STORIES

What diet change should you make today to improve your health?

Dr Michael Mosley, Dr Alex George, Deliciously Ella, The Doctor's Kitchen host Dr Rupy Aujla and more reveal their advice on the one diet change you can easily make today to boost your health.

Making big adjustments to your diet can seem overwhelming and unrealistic, particularly if you try to tackle everything at once. Making one simple change can feel more manageable, and can be a first step on the road to a healthier you.

"Eat more fruit and veg", Dr Alex George

For A&E and TV doctor Alex George, it's all about reaching your 5-a-day goal.

"Eat more fruit and vegetables. This holds as true today as when I was six years old, being told by my nan that I needed to eat my greens to grow up healthy and strong. We simply don’t eat enough of the stuff. Fruit and vegetables provide us with essential vitamins and minerals needed by the body to maintain function and health. People who eat more fruit and vegetables are less likely to suffer with heart disease, strokes and even some kinds of cancer. Feel free therefore, to enjoy lots of fruit and veg, in the knowledge that it will be doing you plenty of good!"

"Do more of your own cooking", Dr Michael Mosley

BBC journalist, presenter and author Dr Michael Mosley says it all starts with cooking from scratch.

"Do more of your own cooking, from scratch. More than half the food we now eat is highly processed, and this is particularly true of the young. We know that eating lots of processed and junk food is bad for your waistline, but it is also bad for your microbiome: the trillions of microbes that live in your gut and are so important for physical and mental health. A diet of 'ready to eat' meals can lead to irritable bowel syndrome (IBS), depression and anxiety."

"Take more time when eating your meals", Priya Tew

Eat Well for Less?' award-winning Dietician Priya Tew is a specialist in eating disorders. For her, the road to a healthy lifestyle is pathed with mindful choices. She says, "As a starting point, rushing less and taking more time when eating your meals in order to understand and listen to your body’s signals is something that can make a huge difference in our busy lifestyles."

"Increase your consumption of plant fibre", Dr Rupy Aujla

Medical doctor Dr Rupy Aujla, author and founder of The Doctor’s Kitchen, is a firm believer in food as medicine. For him, increasing your intake of foods high in plant fibre is the best way to kick-start healthy habits.

“Increase your consumption of plant fibre, such as by eating chickpeas, beans and legumes. Plant fibres tend to be higher in plant-proteins, so are a great way of rethinking our reliance on meat. Not only is that good for our internal health but also for our environmental health. Two birds with one stone! A diet rich in plant fibre is also crucial for maintaining healthy gut bacteria.”

© Faith Mason

"Add an extra portion of veggies", Ella Mills

Deliciously Ella's founder, Ella Mills, recommends thinking about the foods you can add to your diet to help you get healthier, rather than the things you can take out - those decisions can come later.

“Focus on the positives and what you can add – can you add an extra portion of veggies to a meal and some fruit to your breakfast? We all think eating well is complicated, but it doesn’t need to be that way. You can take simple ingredients such as lentils and cook them into something delicious.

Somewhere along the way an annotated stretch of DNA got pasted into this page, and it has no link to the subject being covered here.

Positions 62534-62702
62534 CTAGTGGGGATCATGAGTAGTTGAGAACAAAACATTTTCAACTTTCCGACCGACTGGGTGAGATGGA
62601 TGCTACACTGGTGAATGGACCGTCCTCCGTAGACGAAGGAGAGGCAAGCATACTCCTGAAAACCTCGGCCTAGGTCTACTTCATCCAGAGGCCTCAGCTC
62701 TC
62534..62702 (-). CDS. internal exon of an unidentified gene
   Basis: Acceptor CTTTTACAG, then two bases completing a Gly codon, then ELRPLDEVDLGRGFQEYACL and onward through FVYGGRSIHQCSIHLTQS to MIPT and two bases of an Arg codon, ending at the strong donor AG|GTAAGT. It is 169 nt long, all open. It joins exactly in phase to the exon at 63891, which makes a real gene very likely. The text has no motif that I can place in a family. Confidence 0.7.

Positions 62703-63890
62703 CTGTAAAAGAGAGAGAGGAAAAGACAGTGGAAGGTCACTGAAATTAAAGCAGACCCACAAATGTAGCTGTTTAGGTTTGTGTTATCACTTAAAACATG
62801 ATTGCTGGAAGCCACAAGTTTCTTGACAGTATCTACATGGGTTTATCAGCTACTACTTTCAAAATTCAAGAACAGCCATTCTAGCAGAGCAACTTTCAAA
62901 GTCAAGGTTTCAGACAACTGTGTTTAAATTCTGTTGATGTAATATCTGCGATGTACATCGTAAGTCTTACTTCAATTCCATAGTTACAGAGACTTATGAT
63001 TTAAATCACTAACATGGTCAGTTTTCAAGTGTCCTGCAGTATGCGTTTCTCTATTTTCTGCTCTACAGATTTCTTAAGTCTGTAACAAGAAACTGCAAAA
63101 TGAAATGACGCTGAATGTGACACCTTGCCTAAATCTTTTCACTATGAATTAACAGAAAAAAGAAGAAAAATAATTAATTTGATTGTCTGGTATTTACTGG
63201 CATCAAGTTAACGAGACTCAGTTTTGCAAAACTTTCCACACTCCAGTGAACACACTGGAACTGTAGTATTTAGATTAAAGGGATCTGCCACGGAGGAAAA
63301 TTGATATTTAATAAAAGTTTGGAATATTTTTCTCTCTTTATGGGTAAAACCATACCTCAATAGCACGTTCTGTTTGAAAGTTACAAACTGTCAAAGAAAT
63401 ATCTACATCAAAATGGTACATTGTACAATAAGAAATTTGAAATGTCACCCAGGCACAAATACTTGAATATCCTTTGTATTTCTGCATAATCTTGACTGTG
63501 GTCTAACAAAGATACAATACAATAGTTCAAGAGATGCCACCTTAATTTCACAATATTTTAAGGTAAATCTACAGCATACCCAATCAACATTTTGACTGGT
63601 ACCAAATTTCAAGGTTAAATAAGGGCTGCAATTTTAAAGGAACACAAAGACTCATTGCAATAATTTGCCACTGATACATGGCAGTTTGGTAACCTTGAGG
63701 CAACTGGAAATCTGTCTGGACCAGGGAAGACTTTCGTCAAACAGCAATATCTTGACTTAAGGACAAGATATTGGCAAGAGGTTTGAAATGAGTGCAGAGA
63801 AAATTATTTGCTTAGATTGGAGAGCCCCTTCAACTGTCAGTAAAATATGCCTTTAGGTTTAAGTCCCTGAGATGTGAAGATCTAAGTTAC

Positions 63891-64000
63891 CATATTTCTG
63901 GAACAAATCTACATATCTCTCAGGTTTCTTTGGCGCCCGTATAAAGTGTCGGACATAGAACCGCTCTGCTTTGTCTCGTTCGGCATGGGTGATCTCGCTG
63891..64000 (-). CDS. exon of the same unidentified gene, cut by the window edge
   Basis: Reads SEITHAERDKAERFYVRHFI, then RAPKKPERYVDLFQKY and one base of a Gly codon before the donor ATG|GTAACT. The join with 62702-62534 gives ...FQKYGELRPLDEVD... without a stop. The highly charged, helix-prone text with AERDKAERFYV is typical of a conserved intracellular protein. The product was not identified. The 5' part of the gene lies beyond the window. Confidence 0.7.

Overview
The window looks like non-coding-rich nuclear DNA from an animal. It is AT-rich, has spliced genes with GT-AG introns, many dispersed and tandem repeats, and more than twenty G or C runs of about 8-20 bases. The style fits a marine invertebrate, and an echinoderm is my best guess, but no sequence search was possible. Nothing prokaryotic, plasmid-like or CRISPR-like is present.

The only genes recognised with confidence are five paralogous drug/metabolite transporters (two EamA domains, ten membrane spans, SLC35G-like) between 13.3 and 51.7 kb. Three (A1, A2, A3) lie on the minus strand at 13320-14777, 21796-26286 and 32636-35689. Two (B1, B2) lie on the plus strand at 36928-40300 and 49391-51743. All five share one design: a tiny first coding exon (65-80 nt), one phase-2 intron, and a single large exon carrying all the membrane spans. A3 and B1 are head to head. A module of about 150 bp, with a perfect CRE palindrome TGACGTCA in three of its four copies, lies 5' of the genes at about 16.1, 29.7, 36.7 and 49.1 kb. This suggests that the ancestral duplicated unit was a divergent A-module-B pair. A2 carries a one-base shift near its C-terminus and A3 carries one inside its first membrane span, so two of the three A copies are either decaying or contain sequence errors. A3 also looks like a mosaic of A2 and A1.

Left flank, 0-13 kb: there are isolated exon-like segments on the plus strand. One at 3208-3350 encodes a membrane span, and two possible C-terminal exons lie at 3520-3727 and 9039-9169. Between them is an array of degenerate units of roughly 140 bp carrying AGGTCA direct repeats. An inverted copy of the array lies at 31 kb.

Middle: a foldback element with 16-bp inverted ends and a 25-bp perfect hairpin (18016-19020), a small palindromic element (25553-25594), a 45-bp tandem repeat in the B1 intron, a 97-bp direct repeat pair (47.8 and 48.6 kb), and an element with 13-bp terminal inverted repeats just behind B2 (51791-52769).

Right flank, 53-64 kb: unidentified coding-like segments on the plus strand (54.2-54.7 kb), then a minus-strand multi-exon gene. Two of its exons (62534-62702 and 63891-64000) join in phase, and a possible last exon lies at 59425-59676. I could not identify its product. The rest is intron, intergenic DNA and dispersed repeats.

"Add lentils to onions, garlic and carrots sautéed with paprika, mustard seeds and curry powder. Simmer with coconut milk, dried apricots and roasted cauliflower to make a thick, creamy dal."

Delicious!

"Learn to cook", Lynne Garton

Lynne Garton, Dietetic Advisor at HEART UK and regular Dietician on BBC's The Truth About Food, knows that first step to eating healthily is picking up a pan learning to cook.

"Learning to cook is crucial to help you achieve a heart-healthy diet, by expanding your intake of nutritious foods. Focus on finding tasty ways to add variety to your diet and to boost your intake of vegetables, fruits, whole grains, pulses, nuts and seeds. Experiment with herbs, spices and new cooking techniques to cut down on unhealthy fats, sugar and salt, as well as excess calories, often found in many ready-prepared convenience and ‘fast’ foods. You’re never too young – or to old – to look after your heart. While heart disease is often considered a problem for older adults, some of the causes can start much earlier in life."

"Focus on fibre", Kevin Whelan

For Professor Kevin Whelan, Professor of Dietetics at King’s College London, fibre is the most important thing we can add to our diet today. He says it could be as easy as eating half a tin of baked beans!

"If I could do one thing to improve health, it would be to focus on fibre. Would you like 9% lower risk of a heart attack, 8% lower risk of colon cancer, 7% lower risk of stroke, and 6% lower risk of type 2 diabetes? Research has shown that people who eat just an extra 7g of dietary fibre per day have all these health benefits.

"Fibre is the part of fruits, vegetables and whole grain cereals that we humans can't digest, but are used to both bulk our stool and feed the bacteria in our gut. In fact, our research at King’s College London shows that fibre increases the amount of the beneficial bacteria in the gut, such as bifidobacteria and lactobacilli.

"Adding just 7g of fibre to your diet can be achieved quite easily, for example by eating a high-bran breakfast cereal, half a can of baked beans, or a portion of green peas."